In addition to all of the benefits already cited, this approach will result in retraining cost savings in the billions of dollars. Similarly, taxpayer savings from reduction of excess reliance on SNAP benefits, general assistance, temporary assistance to needy families, and TANF and Earned Income Tax Credits will also be in the billions of dollars. By planning to make this stabilizing adjustment over a 10-year period, business will know exactly what the economic future holds, and how to prepare and budget for it.

The Nation’s Infrastructure

The Universal Living Wage is a 10-year correction. We also need economic adjustments of intermediate and immediate impact. These are labor-light and industry-intensive.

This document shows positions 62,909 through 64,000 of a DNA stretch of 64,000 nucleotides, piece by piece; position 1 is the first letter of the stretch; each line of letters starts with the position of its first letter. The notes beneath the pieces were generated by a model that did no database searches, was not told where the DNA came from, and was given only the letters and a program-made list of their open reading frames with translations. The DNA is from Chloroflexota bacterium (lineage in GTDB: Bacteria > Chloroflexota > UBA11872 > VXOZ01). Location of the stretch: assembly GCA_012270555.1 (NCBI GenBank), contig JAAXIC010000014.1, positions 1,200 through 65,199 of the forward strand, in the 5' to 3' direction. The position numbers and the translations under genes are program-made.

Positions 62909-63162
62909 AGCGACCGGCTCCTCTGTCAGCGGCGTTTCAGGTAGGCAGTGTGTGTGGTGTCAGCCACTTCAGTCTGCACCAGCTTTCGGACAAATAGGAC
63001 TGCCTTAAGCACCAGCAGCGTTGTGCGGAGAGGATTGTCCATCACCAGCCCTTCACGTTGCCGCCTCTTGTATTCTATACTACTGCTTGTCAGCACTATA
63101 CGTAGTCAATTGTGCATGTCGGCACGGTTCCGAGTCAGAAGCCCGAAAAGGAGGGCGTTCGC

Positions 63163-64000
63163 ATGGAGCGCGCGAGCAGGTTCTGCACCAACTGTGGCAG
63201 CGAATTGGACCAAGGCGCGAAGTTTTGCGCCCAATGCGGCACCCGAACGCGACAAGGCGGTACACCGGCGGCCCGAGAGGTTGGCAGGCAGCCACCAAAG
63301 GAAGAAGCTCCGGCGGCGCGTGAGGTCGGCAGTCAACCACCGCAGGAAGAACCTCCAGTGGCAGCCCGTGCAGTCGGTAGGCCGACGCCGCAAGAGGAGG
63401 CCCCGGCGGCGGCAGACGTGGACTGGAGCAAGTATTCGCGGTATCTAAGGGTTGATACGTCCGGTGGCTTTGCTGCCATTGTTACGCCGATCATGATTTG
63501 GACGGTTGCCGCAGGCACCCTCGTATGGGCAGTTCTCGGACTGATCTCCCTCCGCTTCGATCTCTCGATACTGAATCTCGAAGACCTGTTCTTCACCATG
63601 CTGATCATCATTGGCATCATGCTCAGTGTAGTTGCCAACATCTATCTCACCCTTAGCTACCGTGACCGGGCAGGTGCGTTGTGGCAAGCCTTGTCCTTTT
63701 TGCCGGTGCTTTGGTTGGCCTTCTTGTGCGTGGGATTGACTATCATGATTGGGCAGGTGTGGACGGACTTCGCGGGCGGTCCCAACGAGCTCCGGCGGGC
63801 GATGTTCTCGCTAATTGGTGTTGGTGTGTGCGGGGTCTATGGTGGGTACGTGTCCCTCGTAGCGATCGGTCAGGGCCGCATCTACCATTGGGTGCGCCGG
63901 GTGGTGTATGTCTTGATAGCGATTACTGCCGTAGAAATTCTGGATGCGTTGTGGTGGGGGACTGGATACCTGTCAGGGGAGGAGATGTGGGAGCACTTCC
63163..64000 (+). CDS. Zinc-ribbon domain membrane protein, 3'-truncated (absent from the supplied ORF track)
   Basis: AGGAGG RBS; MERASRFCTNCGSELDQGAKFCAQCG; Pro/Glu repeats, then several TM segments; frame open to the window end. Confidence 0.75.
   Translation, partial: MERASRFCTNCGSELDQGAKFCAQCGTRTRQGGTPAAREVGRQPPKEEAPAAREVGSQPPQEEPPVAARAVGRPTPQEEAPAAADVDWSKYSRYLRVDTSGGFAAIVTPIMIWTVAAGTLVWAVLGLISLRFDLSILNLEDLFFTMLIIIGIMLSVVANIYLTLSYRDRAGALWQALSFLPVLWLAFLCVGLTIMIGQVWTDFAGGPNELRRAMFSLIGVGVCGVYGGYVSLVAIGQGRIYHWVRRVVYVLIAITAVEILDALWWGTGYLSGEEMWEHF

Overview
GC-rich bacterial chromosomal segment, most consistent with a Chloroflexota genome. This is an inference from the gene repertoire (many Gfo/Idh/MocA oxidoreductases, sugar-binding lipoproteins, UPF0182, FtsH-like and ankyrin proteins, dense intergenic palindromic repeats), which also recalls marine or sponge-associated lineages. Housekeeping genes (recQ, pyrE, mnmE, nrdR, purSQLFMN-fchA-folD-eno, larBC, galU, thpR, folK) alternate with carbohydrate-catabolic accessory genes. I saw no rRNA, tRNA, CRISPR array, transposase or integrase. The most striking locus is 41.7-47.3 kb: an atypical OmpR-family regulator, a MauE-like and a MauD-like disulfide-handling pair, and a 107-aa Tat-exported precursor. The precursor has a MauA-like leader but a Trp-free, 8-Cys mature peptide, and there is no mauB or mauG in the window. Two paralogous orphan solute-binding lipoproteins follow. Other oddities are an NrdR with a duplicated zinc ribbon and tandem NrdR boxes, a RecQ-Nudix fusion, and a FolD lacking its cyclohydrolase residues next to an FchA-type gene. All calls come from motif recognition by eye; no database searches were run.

They should include:

* Upgrading our schools and including the creation of permanent buildings for portables or temporary structures that have been used to teach children for five years or longer. This should also include the upgrade/retrofitting of dilapidated structures.

* America’s bridges are in catastrophic need of repair. We can all remember when the bridge over the Mississippi River collapsed in Minneapolis, Minnesota, in 2007, killing more than a dozen people.

We were warned in 1990 that the bridge was “structurally deficient.” Inspections of the rest of America’s bridges showed that one-fourth of all U.S. bridges to be either “structurally deficient” or “functionally obsolete.” Furthermore, the U.S. Society of Civil Engineers estimates that the U.S. needs to spend $1.6 trillion to upgrade or replace 590,000 bridges. This would be an intermediate adjustment to the economy with a five-year time period.